Life Lessons

Thank you for the excellent article, “Bridging the Past,” by Dr. Larissa Smith Fergeson. It was especially fitting you would capture such a major event in Farmville history in the year of the 50th anniversary of the signing of the Civil Rights Act of 1964.

In September 1968, just four years after the Prince Edward County schools re-opened and at a time when only a handful of white students were enrolled, I began my first year as a teacher—at Rice Elementary. That year was the most important learning experience of my life. It completely shaped my future and made me the person I am today.

I was one of only two white teachers in the Prince Edward County school system. Rice Elementary, which was outside of town, was a terribly dilapidated brick building with six classrooms and two restrooms that occasionally did not work. There was no cafeteria, a very inadequate library and only a patch of dirt for a playground. Except for chalk and an eraser, there were few if any supplies in my third-grade classroom. Most of my students were 8-10 years old, and two were in their teens—but all were eager to learn.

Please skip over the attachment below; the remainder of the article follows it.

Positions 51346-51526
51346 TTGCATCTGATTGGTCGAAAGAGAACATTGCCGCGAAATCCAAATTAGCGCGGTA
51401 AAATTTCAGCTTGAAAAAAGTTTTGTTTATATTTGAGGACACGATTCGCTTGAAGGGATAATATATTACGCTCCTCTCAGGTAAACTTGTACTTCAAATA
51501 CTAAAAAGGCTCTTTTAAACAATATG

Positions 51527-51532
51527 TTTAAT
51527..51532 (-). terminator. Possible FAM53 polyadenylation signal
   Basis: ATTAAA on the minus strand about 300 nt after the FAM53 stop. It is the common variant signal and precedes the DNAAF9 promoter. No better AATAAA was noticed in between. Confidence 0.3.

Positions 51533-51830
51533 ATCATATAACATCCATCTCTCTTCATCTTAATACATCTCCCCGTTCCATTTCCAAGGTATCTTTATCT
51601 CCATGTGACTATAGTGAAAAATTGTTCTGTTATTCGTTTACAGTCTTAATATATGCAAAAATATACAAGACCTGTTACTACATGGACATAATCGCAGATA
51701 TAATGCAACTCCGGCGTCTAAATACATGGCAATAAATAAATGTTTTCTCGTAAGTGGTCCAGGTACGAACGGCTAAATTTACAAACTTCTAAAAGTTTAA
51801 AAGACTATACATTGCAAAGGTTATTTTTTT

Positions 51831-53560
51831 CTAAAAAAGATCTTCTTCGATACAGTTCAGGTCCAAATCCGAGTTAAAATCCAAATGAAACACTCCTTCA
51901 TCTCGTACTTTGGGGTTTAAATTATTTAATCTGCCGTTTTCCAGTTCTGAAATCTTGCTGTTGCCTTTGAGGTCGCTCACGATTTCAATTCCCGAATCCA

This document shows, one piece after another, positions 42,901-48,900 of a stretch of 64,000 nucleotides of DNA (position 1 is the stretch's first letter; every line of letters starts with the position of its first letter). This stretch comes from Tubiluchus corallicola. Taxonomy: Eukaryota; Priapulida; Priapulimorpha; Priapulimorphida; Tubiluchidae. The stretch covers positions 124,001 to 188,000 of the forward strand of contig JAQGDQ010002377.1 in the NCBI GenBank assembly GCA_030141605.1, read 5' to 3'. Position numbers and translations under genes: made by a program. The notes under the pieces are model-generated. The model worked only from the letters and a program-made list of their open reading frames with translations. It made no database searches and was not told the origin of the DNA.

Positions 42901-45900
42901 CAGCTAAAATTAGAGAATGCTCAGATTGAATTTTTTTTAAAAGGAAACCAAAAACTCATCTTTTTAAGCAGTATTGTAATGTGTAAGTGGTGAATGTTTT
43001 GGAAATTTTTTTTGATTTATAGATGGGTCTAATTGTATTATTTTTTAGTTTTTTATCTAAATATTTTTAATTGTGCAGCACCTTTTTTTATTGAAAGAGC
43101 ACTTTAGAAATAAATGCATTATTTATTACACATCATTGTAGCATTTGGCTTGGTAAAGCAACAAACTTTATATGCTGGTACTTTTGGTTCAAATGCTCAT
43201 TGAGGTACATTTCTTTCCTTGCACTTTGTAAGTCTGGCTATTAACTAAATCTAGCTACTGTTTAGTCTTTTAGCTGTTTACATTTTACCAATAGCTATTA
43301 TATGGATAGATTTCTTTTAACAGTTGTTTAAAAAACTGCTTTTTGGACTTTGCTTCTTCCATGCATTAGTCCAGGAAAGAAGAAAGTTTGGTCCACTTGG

Gordon Moss

Dr. Gordon Moss

The discrimination I experienced never came from my students, their parents or my fellow teachers. It came from some of my former professors at Longwood, whom I called on for help and advice. My saving grace, however, was Dr. Gordon Moss, who used to lead civil rights marches down the main street of town to the courthouse. He was there for me throughout the year and became my greatest mentor.

Meanwhile, word of my new job spread like a tornado throughout town. Even clerks in the local stores refused to wait on me but were quick to whisper and point. I learned so much about life—how important each of my students was and the individual attention they deserved. I learned what it was like for a family of 14 to live in a one-room schoolhouse with just a blanket for a door.

I learned that at least one first-grader did not come to school in the winter because she had no shoes.
The learning experiences went on and on, and the result was I spent years working for civil rights, women’s rights and protecting the freedoms we should hold so dear in this country. Even today I find myself breaking down barriers for education, race, women and the environment. So, thank you, Dr. Fergeson, for your work at Longwood and the university’s efforts to bridge this gap in the Prince Edward community.

Emilie Friend Swearingen ’68
Kure Beach, N.C.